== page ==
New Certification Will Solve More Crimes
The certification requires more than 80 hours of training in latent print matters, two years experience as a full-time forensic investigator, completing eight-hour test, experience testing in court and correctly identify 12 latent prints with inked prints. As of 2011, less than 20 people were certified in North Carolina, including Sanford resident Kathryn Brannan who retired from the SBI. In 2010, Brannan began working part-time with the Lee County Sheriff's Office and comparing fingerprints in old cases to the county's newer database.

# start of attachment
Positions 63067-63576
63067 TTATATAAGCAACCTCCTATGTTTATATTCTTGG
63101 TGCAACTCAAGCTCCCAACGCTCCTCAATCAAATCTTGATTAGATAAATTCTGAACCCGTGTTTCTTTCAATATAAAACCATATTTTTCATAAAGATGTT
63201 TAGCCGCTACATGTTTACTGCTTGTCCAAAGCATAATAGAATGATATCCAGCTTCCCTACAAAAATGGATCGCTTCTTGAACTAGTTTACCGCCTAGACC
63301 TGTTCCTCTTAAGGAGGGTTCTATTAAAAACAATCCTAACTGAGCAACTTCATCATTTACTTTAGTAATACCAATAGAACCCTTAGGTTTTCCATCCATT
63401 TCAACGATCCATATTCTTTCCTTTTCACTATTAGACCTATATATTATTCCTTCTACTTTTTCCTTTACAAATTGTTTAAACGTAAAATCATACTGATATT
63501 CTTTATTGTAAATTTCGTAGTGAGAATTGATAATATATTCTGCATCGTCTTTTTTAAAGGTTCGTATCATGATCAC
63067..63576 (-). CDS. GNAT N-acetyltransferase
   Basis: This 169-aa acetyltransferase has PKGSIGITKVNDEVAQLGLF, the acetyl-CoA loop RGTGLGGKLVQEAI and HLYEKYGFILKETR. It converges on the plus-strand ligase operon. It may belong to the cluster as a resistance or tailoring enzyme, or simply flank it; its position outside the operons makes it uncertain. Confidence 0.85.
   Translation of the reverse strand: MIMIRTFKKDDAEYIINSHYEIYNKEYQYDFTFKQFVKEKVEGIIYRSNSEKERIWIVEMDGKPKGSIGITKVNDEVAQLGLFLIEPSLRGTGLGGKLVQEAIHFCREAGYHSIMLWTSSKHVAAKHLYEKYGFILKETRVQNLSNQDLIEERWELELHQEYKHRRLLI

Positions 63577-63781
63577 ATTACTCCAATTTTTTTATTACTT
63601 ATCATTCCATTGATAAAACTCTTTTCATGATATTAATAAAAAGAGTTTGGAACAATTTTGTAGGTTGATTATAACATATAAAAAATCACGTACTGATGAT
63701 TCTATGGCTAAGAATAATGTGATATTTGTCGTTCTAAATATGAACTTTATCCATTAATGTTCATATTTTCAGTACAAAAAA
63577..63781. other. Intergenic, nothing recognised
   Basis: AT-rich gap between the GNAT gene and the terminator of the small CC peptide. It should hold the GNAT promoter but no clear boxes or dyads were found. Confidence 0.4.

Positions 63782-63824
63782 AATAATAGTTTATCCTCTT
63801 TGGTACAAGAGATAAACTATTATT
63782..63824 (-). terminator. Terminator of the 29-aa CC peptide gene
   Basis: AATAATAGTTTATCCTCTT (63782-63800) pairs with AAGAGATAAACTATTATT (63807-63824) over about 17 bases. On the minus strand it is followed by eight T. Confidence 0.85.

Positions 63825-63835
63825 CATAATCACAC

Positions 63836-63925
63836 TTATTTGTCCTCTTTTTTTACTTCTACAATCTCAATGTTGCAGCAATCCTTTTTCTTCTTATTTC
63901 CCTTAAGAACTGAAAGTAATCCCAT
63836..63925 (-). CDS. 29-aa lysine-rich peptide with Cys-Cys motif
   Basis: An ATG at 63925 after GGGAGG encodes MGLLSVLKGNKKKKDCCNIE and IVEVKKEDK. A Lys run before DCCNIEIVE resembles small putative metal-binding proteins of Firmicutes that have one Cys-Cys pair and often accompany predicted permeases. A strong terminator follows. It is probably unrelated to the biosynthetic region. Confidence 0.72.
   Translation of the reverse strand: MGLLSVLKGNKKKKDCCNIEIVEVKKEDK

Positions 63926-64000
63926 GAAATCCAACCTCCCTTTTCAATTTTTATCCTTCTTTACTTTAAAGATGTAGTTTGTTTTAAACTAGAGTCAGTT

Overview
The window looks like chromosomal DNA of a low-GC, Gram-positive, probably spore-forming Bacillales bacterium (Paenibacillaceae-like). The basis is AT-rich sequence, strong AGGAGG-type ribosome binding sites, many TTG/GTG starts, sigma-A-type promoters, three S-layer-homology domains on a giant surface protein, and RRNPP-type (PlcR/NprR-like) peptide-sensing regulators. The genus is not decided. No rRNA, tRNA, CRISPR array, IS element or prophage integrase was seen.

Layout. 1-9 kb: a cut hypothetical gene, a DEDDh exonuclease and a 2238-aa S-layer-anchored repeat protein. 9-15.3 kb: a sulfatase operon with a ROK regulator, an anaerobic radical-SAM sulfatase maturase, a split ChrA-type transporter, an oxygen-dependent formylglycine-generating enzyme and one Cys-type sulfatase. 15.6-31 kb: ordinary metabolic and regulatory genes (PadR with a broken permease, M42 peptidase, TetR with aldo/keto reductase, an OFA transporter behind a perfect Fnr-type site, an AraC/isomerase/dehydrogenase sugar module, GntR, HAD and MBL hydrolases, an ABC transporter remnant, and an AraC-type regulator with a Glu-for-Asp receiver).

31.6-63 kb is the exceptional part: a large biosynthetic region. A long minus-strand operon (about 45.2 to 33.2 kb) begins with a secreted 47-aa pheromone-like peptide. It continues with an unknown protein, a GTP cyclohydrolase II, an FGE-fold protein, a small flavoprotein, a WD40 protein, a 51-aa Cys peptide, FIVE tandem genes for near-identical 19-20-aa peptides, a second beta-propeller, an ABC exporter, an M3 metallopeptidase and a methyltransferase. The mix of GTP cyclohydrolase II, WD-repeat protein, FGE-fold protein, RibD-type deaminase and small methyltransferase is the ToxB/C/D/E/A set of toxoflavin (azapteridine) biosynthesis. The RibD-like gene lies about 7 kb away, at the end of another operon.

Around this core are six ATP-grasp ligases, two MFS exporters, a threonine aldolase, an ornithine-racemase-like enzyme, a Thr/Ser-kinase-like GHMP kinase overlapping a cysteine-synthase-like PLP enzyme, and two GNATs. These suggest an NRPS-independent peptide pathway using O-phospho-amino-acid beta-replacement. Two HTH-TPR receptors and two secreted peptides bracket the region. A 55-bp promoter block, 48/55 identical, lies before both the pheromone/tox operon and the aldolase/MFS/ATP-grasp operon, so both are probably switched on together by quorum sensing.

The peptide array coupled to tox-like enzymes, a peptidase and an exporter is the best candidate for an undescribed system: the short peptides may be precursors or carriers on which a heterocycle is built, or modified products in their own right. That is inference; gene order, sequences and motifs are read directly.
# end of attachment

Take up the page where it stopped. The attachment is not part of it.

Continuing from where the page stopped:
There are fewer than 1,000 individuals worldwide with International Association for Identification Latent Print Certification and the training keeps officers from sending fingerprints to another agency or to the state. This certification also eliminates us from going to an outside agency.
Babb said he responded to a breaking and entering at a resident's home and was able to find fingerprints at the suspect's point of entry. By mid-day, the suspect was in custody and the resident's stolen property was recovered. Prior to obtaining this certification, the search could have taken months leaving the property long gone and the suspect could have struck again.
"The system has been great for us," said Lee County Capt. Jeff Johnson. "Now we have two certified examiners, three including Kathryn, and it has taken our program to a whole new level."